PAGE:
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[Review] PerfectClock Standard Edition

{rw_text}Software reviewed in this article:

PerfectClock Standard Edition [1]

Version reviewed:

v4.5.1 (Build 12)

Software description as per the developer:

PerfectClock is a skinnable, flexible, fast and highly customizable program displaying an unlimited number of World-Time clocks on your desktop.

PerfectClock keeps you in time across as many time zones as you wish. No more wasting your time working out the local time anywhere in the world – each clock can show any time zone you require.

Download size:

3.4 MB

Supported OS:

Windows 2000/XP/Vista/Win7

Price:

$14.95 (USD)

Ashraf’s note:

PerfectClock comes in two editions: Standard Edition and Professional Edition. I could not find an official list of differences between Standard Edition and Professional Edition, but while testing PerfectClock I learned Wallpaper/Screensaver Clocks are only available in Professional Edition. Oh, and Professional Edition costs an extra $5.

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{rw_score}
{for=”Ease of Use” value=”9″}Extremely easy to use. There are two annoyances, though: 1) alarms cannot be “snoozed” and 2) alarms can only be based off the user’s timezone – not each clock’s individual timezone.
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{for=”Performance” value=”9″}Performs extremely well: Clocks are stunning, and PerfectClock is extremely efficient in terms of CPU/RAM usage. There is only one problem: Some digital clocks skins do not properly display the AM/PM.
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{for=”Usefulness” value=”6″}Although many people may not need multi-clock features, features like system tray clock replacement and low computer resource usage will attract a good number of people to this program. Overall, though, many people probably have no need for it.
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{for=”Price” value=”7″}Typically I would say any desktop clock program is overpriced if it is more than $5-10. However, the extremely efficient CPU/RAM usage of this program merits the developer an extra $5 in my opinion, so $14.95 is fair.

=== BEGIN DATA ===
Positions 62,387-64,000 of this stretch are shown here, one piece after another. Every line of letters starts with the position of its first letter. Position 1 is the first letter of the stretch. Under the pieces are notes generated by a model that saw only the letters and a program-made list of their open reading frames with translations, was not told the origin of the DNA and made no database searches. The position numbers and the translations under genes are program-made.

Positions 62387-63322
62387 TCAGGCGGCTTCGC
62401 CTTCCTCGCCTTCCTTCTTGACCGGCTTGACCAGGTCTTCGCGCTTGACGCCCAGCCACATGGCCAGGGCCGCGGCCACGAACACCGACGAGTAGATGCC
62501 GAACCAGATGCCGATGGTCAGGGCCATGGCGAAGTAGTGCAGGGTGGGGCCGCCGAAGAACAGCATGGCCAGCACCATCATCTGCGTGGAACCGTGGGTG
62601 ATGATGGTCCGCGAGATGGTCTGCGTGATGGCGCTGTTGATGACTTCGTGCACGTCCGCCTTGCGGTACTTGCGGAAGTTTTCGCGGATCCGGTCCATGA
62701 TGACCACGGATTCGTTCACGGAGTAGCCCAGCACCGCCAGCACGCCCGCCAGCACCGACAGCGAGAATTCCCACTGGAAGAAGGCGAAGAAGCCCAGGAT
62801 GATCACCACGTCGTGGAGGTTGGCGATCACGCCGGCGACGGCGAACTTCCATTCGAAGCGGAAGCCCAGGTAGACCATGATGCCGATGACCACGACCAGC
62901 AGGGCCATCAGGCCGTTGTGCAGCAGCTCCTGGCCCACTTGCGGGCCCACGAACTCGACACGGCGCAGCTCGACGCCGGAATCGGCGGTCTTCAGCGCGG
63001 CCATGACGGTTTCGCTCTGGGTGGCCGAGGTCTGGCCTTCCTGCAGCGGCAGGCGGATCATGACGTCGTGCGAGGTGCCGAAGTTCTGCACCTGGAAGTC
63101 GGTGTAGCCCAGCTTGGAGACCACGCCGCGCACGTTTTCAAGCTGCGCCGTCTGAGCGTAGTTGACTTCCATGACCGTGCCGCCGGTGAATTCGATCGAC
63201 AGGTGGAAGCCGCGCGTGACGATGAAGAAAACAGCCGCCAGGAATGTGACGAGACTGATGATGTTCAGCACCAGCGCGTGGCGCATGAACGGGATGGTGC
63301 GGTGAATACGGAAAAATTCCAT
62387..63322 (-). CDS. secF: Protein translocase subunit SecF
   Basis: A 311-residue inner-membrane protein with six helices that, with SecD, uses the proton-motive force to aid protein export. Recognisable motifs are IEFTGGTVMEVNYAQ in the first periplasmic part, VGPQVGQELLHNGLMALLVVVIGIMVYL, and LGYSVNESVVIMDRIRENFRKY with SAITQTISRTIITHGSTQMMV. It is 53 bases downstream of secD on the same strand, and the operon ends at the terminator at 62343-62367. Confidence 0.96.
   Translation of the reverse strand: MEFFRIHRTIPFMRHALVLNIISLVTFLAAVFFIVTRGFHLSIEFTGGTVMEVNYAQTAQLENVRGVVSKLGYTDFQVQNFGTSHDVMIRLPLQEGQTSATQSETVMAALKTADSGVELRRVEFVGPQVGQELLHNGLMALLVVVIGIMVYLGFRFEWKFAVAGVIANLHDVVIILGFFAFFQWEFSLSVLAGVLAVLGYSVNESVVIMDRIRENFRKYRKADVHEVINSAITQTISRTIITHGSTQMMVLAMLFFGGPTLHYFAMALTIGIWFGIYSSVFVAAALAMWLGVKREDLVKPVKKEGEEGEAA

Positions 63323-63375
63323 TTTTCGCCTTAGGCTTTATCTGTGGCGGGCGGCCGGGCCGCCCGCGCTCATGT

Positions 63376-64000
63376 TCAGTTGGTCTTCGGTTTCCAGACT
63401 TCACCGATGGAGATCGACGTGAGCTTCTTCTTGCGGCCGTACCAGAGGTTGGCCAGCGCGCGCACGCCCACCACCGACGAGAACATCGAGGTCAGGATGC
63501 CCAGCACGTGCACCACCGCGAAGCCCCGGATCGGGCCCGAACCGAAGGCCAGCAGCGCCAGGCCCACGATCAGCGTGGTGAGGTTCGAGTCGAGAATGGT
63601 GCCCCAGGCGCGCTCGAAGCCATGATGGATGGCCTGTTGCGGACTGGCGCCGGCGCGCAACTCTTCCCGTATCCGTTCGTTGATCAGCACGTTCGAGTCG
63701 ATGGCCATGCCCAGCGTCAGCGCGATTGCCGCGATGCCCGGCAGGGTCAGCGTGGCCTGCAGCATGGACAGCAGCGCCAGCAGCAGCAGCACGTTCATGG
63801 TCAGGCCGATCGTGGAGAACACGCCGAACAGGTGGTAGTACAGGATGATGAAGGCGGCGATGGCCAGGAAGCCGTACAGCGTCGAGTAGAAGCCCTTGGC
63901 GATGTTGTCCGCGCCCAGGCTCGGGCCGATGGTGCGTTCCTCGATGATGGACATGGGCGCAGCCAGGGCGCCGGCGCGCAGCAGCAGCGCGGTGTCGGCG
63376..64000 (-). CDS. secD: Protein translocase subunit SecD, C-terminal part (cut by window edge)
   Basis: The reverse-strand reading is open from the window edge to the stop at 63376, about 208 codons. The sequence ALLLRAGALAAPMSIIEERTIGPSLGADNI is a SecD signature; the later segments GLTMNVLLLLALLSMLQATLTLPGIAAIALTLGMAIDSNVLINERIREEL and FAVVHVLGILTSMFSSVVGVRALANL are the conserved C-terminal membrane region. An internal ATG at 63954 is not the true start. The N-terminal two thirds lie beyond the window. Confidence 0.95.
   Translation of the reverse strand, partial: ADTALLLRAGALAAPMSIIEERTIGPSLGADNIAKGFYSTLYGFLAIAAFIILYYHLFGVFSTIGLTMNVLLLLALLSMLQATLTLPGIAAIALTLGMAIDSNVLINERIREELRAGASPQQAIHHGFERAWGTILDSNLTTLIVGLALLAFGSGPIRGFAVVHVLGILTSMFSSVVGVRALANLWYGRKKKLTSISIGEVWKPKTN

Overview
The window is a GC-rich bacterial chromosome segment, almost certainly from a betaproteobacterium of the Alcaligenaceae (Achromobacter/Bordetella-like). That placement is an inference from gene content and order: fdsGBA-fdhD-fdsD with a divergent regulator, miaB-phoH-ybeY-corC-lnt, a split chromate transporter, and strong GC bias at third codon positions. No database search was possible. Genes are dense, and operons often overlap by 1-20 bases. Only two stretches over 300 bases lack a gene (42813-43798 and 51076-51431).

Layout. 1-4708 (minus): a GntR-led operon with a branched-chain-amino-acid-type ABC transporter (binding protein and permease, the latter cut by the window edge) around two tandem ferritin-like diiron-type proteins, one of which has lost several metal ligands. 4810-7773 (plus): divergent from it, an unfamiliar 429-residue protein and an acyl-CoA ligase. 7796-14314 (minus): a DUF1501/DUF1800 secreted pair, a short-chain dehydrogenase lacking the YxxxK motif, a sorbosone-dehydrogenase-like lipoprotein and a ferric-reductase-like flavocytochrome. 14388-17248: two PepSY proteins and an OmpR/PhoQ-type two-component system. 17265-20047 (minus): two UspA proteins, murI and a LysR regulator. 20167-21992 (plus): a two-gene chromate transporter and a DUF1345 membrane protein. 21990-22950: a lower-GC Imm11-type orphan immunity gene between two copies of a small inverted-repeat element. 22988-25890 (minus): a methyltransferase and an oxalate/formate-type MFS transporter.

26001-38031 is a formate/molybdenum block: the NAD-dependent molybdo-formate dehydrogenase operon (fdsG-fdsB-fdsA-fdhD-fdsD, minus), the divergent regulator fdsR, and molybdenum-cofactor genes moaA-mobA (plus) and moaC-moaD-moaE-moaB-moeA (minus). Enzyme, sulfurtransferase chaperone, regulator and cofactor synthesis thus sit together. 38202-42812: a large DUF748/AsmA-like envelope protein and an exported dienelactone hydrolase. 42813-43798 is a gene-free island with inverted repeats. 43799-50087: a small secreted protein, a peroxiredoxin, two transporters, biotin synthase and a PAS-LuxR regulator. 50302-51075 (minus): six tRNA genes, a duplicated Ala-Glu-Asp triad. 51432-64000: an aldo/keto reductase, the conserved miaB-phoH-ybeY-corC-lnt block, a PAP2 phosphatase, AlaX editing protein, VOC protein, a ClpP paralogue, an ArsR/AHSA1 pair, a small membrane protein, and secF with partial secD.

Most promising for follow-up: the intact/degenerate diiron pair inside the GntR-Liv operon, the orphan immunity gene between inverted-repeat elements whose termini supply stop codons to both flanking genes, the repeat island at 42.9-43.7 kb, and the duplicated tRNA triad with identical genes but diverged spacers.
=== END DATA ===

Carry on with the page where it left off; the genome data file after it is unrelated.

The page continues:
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{for=”Final Score” value=”8″}
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{rw_verdict}[tupr]
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PerfectClock is a desktop clock program that allows users to have clock widgets. Yes, I said widgets because PerfectClock allows users to display as many clocks as they want, hence multiple widgets. Interestingly enough, PerfectClock is not just a desktop clock program – it is also a system tray clock replacement program (more information on this later in the review).

When users first run PerfectClock, one clock is automatically created and displayed for you:

[2]

(By default this clock is set to your current timezone but you can change the timezone.)

Right-click on the clock gives users access to PerfectClock’s menu (the menu is also accessible by right-click PerfectClock’s system tray icon):

[3]

(Wallpaper/Screensaver clocks are not available in Standard Edition so “Wallpaper Clock Options…” and “Configure Screensaver…” options are useless. Personally I always find it annoying when developer’s leave teasers in programs to try to get users to buy more expensive editions but I am using the trial version of PerfectClock so I don’t know if these options are in the menu of Standard Edition or only displayed for me in the trial version.)

Via this menu users can interact with all of PerfectClock’s features:

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[5]

“PerfectClock Options” are the general housekeeping options for the whole program, that include things like automatically running PerfectClock on Windows boot, automatically checking for updates, automatic time synchronization, etc.

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“Date/Time Properties” is not actually a feature of PerfectClock. Rather, it is a shortcut to Windows’ date and time settings.

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“Clock List” is the menu where you manage all the clocks you have created with PerfectClock. From here you can add/remove clocks, and customize the settings (via “Properties” and via the checkboxes) of each clock individually,

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When add/editing alarms, users can perform all the basics associated with alarms such as set the name, set the time, set the date, set it to occur (if applicable), etc.:

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Take note you can chose to display a message and/or play a sound. If you do decide to play a sound, you have to first load a sound file (one is not loaded by default) but don’t worry if you don’t have any alarm sound files – PerfectClock comes with alarm sound files… you simply have to load them.